Subtyping obsessive-compulsive disorder: a taxometric analysis

Nick Haslam, Ben Williams, Michael Kyrios, Dean McKay, Steven Taylor

Research output: Contribution to journalArticlepeer-review

82 Citations (Scopus)


Obsessive-compulsive disorder (OCD) is a heterogeneous condition comprising multiple symptoms. Researchers have identified OCD subtypes using a range of symptom-based research methods, including factor and cluster analyses and examination of differential treatment response. These methods can be challenged on the grounds that they fail to demonstrate the existence of discrete taxonomic entities. Furthermore, no study has examined subtyping on the basis of cognitive characteristics. In the present study, the categorical vs. dimensional status of 6 possible subtypes of OCD was examined using taxometric methods. Three potential cognitive subtypes (based on high levels of responsibility/threat estimation, perfectionism/certainty, and importance/control of thoughts) and 3 potential symptomatic subtypes (based on elevated levels of contamination obsessions and cleaning compulsions, checking, and obsessionality) were examined using the MAXEIG and MAMBAC procedures in a sample of 404 diagnosed cases of OCD. Findings favored dimensional models of the potential responsibility, perfectionism, checking, and contamination subtypes, but offered qualified support for taxonic models of the importance/control of thoughts and obsessional subtypes. Implications for the subclassification of OCD are discussed.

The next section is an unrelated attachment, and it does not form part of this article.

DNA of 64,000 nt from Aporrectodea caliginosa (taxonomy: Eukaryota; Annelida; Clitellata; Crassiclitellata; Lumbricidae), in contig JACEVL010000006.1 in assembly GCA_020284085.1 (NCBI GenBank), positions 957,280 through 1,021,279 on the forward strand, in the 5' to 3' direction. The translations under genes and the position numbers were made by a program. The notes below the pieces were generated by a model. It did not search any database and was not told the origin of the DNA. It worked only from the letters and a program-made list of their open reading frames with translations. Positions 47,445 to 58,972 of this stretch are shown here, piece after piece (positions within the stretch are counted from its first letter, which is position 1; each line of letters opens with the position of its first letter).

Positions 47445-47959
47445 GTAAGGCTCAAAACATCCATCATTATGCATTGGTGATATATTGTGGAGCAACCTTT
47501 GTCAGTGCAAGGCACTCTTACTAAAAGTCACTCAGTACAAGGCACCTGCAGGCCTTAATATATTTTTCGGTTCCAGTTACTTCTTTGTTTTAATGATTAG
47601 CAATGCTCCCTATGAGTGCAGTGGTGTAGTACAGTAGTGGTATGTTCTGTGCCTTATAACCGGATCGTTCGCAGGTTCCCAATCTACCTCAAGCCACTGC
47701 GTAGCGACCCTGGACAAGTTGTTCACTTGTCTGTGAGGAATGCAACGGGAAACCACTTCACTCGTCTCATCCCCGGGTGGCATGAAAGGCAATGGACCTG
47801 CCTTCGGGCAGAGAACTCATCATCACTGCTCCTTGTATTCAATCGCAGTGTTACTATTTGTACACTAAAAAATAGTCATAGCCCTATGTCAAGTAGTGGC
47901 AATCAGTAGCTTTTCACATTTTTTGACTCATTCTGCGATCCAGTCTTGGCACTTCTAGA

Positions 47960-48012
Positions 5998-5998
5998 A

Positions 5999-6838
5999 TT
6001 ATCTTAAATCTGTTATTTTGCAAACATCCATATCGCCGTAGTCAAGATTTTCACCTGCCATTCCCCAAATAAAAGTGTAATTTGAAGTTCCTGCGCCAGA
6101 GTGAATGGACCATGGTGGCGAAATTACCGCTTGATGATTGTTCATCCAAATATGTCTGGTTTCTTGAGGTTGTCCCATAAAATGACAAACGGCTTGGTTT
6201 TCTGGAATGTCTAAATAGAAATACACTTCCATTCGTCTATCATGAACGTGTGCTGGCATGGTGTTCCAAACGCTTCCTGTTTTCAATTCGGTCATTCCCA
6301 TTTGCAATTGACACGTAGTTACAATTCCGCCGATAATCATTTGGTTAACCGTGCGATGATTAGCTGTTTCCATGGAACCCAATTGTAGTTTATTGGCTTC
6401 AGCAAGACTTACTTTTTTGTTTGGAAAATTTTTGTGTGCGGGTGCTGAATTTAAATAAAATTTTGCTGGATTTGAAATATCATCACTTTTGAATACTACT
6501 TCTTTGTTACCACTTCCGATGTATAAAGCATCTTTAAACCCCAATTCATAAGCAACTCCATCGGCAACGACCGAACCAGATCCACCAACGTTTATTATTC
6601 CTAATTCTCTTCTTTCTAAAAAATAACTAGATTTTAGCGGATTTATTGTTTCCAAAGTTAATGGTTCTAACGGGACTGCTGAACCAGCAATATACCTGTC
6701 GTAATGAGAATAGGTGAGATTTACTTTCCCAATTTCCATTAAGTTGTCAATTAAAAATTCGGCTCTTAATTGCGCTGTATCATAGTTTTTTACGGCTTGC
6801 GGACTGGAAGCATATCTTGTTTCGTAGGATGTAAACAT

Original languageEnglish
Pages (from-to)381-391
Number of pages11
JournalBehavior Therapy
Issue number4
Publication statusPublished - Sep 2005


  • obsessive compulsive disorder
  • symptoms
  • subtypes


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